The Many Languages of OS X Text

Apple has always taken pride in its language-friendliness. You can shift from language to language on the fly, as you type, even in midsentence—without reinstalling the operating system or even restarting the computer.

OS X’s facility with language, though, goes the extra overseas mile. It lets you type vertical Japanese and Chinese text; includes fonts for 20 more non-Roman alphabets (including the ones you need for five Indian languages); offers “filtering by tones, ordering and filtering by radical or stroke count, and improved pinyin-han conversion accuracy” (you have to be a Chinese speaker to appreciate those tweaks); and much more.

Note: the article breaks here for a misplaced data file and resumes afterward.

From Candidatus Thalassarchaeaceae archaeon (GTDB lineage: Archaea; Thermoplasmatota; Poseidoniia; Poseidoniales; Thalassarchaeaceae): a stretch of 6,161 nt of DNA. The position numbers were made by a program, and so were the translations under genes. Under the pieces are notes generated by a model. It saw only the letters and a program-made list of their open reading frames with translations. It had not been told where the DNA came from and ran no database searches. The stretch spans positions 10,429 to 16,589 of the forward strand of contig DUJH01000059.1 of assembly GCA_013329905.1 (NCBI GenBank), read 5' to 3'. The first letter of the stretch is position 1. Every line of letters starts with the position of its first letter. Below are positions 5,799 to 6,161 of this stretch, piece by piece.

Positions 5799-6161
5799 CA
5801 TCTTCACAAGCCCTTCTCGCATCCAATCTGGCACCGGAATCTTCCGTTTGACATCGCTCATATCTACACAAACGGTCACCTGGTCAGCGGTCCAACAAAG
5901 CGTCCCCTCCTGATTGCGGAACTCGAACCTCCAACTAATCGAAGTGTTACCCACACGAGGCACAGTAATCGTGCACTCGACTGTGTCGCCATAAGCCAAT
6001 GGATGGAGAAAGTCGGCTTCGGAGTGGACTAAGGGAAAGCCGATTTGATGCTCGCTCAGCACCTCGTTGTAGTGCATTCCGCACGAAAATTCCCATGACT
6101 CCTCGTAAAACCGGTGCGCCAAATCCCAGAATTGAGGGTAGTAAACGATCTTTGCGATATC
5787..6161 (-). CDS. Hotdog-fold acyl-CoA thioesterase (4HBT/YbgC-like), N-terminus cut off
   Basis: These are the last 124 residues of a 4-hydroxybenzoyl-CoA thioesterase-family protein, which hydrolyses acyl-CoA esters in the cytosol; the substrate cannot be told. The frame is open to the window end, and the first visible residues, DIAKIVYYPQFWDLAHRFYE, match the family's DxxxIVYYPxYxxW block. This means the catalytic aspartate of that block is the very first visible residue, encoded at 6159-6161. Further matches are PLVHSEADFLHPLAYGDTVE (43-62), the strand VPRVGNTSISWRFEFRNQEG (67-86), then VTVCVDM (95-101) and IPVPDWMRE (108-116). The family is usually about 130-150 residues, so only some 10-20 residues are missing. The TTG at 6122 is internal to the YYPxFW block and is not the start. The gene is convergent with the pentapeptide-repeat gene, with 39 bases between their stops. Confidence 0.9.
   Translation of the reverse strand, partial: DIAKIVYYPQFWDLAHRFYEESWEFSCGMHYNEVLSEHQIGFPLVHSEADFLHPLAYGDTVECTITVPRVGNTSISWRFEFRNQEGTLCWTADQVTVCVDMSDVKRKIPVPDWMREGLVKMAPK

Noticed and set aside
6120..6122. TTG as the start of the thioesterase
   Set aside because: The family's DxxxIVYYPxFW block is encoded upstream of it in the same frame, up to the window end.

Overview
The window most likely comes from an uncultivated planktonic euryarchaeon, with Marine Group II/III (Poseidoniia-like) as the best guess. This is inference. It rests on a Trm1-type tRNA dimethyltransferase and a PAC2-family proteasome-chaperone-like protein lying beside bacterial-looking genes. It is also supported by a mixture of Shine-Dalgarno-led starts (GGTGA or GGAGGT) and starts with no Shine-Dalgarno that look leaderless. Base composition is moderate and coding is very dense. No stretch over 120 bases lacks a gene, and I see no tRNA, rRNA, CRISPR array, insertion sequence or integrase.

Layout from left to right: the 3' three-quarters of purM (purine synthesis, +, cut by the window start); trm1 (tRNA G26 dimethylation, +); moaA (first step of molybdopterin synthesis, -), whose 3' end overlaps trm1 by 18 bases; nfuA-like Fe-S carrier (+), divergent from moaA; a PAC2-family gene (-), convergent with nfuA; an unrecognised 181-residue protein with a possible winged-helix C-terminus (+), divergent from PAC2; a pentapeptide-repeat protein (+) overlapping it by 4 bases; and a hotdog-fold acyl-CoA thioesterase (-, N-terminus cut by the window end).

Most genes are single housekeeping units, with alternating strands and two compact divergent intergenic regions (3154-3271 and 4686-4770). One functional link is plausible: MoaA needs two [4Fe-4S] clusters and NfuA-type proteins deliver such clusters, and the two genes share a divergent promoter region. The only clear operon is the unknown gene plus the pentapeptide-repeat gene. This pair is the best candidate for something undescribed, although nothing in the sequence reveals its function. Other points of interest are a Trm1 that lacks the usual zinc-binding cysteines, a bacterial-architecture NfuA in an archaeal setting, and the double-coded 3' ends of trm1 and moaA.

First, tell your Mac which languages you’d like to have available. Open System Preferences→Language & Region. You see a listing of the languages the Mac can switch into, in the corresponding languages—Français, Español, and so on. Just drag one of the languages to the top of the list to select it as your primary language, as shown in Figure 6-8.


You can mix English with right-to-left languages like Hebrew and Arabic. There’s even a split-cursor option that makes the pointer flip directions at the boundary between right-to-left and left-to-right text.

Now launch Safari, TextEdit, Mail, or Stickies. Every menu, button, and dialog box is now in the new language you selected! If you log out and back in (or restart) at this point, the entire Finder will be in the new language, too.


Programs differ widely in their “language ...

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